The 1975 “Being Funny In a Foreign Language” Album Review

Being Funny In a Foreign Language

The 1975

    • Genre: Alternative
    • Date: 14 Oct, 2022
    • Content: explicit
    • Region: USA
    • Track(s): 11
  • ℗ 2022 Dirty Hit

“Being Funny in a Foreign Language,” the group’s fifth studio album, is a relatively understated effort that returns to the band’s early work’s ’80s-inspired sound palette. The LP has an analog warmth because the band only uses live instruments the entire time. Even at its smoothest, Jack Antonoff’s production makes the music of Healy and company feel authentic.

The songs are catchy almost right away, but they have unexpected twists like faint spoken-word samples and strange bits of distortion on the guitar and piano. They are also subtler and pricklier than a first listen might imply. And the 1975 employs these textures with more finesse than a lot of the music that served as their inspiration.

Album Cover Art

The 1975 &Quot;Being Funny In A Foreign Language&Quot; Album Review, Yours Truly, Reviews, April 17, 2024

A man in black takes a bow on top of a vehicle that has been burnt to crisp. The burnt car with patches of soot scattered around it can be seen sitting on the bank of what appears to be an ocean. If there’s a funny undertone to this art, then it is a bit cryptic or hidden in plain sight.

Tracks and Features

Healy is at his wordiest in the debut song, “Part of the Band.” The understated arrangement sneaks into your veins while you’re not paying attention, its cold indie-folk evoking Sufjan Stevens and Bon Iver.

The following single, “Happiness,” gave listeners a more accurate impression of the album’s mood since Healy sounded so hopelessly in love that he has lost all sense of time and space. The song’s hook, which is as persistently catchy as the 1980s radio hits it is modeled after, highlights the difficulty of this band’s balancing act: reducing pop pleasures to their most basic form while also making room for front-man and songwriter Healy’s unmistakable (and decidedly not simple) talents.

The album works with Jack Antonoff as its producer and adopts a more natural style, which gives songs like “Happiness” and the follow-up hit “I’m In Love With You” a blissful buoyancy. The melody of Beyonce’s “Sandcastles” may be heard in “All I Need to Hear,” but the band transforms it into something wholly original.

Healy continues to be adventurous and subversive, happily taking unplanned detours, such as the ominous undertones of “Oh Caroline,” which may be the first significant love song to lament “getting cucked,” or the sarcastic, manly posturing of “Looking for Somebody (to Love).” The latter examines the mind of a mass shooter and touches on concepts related to “incels” and lovelessness.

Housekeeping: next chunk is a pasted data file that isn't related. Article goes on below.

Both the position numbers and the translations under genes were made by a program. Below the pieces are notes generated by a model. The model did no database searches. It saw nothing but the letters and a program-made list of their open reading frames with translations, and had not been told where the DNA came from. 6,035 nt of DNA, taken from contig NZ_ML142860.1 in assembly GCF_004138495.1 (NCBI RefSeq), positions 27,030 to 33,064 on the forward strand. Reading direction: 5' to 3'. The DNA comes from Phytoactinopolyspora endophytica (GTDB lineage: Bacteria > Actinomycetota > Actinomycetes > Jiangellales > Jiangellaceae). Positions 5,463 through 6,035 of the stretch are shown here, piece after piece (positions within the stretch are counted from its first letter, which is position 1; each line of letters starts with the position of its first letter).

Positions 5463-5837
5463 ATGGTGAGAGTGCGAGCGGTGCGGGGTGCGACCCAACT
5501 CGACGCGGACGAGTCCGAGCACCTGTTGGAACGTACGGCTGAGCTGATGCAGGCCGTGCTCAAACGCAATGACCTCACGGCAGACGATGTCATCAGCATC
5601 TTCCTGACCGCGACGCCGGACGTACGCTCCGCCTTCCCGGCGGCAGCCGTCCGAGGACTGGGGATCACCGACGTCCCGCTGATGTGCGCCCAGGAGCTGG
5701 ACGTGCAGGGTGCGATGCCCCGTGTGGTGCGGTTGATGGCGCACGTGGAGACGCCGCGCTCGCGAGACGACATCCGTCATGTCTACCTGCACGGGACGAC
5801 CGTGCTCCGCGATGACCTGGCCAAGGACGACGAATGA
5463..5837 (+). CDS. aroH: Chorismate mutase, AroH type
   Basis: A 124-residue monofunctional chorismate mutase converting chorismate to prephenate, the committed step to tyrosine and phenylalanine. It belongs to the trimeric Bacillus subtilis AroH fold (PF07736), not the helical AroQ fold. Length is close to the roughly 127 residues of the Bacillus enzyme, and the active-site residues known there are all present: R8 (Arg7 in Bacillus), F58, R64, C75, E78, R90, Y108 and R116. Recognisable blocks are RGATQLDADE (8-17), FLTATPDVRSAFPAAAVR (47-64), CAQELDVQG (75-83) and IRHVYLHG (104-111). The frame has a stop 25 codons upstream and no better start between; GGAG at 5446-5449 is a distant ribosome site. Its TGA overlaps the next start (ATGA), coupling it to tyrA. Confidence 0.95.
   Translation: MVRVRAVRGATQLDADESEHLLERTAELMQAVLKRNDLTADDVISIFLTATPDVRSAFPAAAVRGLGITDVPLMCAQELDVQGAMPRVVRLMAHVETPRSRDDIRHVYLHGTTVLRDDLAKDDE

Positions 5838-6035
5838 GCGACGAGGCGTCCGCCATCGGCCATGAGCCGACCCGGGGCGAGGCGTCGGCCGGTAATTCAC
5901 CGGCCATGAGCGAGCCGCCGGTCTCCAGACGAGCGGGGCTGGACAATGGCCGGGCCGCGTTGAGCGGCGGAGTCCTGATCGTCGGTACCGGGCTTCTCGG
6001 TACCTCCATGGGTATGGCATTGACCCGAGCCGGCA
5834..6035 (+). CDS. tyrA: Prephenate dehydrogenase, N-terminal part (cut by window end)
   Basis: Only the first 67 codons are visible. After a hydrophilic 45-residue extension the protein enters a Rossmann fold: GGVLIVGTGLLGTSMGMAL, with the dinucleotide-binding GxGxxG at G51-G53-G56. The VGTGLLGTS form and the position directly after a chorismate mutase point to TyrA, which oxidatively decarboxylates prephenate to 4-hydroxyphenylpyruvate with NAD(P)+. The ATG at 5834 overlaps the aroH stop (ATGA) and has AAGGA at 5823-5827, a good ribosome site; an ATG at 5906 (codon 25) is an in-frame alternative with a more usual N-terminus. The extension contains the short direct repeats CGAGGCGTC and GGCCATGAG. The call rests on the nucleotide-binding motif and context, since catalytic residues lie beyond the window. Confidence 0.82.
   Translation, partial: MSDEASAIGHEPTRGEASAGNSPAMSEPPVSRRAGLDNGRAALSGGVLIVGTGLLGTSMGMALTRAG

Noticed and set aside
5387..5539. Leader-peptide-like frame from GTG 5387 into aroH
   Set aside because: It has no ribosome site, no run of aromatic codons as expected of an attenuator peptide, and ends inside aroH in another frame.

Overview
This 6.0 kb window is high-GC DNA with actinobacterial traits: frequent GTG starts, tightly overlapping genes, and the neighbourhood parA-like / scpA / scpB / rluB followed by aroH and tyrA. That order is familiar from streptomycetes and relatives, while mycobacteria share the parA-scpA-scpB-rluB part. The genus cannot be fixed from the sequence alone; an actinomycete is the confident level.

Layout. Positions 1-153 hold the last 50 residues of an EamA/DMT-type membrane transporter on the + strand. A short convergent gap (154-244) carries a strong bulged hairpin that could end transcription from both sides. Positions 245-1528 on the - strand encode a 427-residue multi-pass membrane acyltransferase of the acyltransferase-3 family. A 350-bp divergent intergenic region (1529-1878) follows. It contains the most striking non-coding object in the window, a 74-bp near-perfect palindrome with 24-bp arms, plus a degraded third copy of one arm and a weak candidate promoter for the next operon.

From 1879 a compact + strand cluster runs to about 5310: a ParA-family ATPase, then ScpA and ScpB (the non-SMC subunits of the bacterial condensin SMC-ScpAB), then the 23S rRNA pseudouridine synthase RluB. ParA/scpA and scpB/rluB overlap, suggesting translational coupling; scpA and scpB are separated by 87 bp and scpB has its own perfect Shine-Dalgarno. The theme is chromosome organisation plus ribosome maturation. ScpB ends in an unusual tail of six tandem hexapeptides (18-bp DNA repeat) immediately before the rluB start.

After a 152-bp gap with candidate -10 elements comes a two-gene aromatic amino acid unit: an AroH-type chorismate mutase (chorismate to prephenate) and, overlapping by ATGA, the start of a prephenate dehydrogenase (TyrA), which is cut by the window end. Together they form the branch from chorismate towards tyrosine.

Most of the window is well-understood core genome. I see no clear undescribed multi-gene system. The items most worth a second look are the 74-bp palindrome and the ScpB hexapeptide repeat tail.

In “Part of the Band,” the singer careens into a fun-house of layered self-awareness and wonders, “Am I ironically woke? The butt of my joke? Or am I just some post-coke, average, skinny bloke calling his ego imagination?” One of the most satisfying sights in modern music is still watching him discover exactly who he is.

The final two songs on the album are two heartfelt ballads. While the country-tinged “When We Are Together” leans into the deft songwriting of pop’s best storyteller, Taylor Swift, the beautiful duet “About You” has the band’s guitarist Adam Hann’s wife, Carly Holt, painfully trying to remember a dying romance. Only Healy’s tendency of reminding you of his popularity and the larger culture conflict he frequently appears eager to enter disturbs its pretty plucking shuffle.


1 The 1975 4:10
2 Happiness 5:03
3 Looking For Somebody (To Love) 2:58
4 Part of the Band 4:20
5 Oh Caroline 3:32
6 I’m In Love With You 4:22
7 All I Need To Hear 3:30
8 Wintering 2:45
9 Human Too 3:44
10 About You 5:26
11 When We Are Together 3:36

Album Theme

Finding coolness in the uncool is what Being Funny in a Foreign Language revels in. The 1975 elevates what would at first seem like self-conscious genre parody by embracing the emotional resonance of soft-rock. By removing the majority of the band’s pretenses, the record finds truth in the seemingly unimportant.

Production Credits

Jack Antonoff was brought on board to produce the record.


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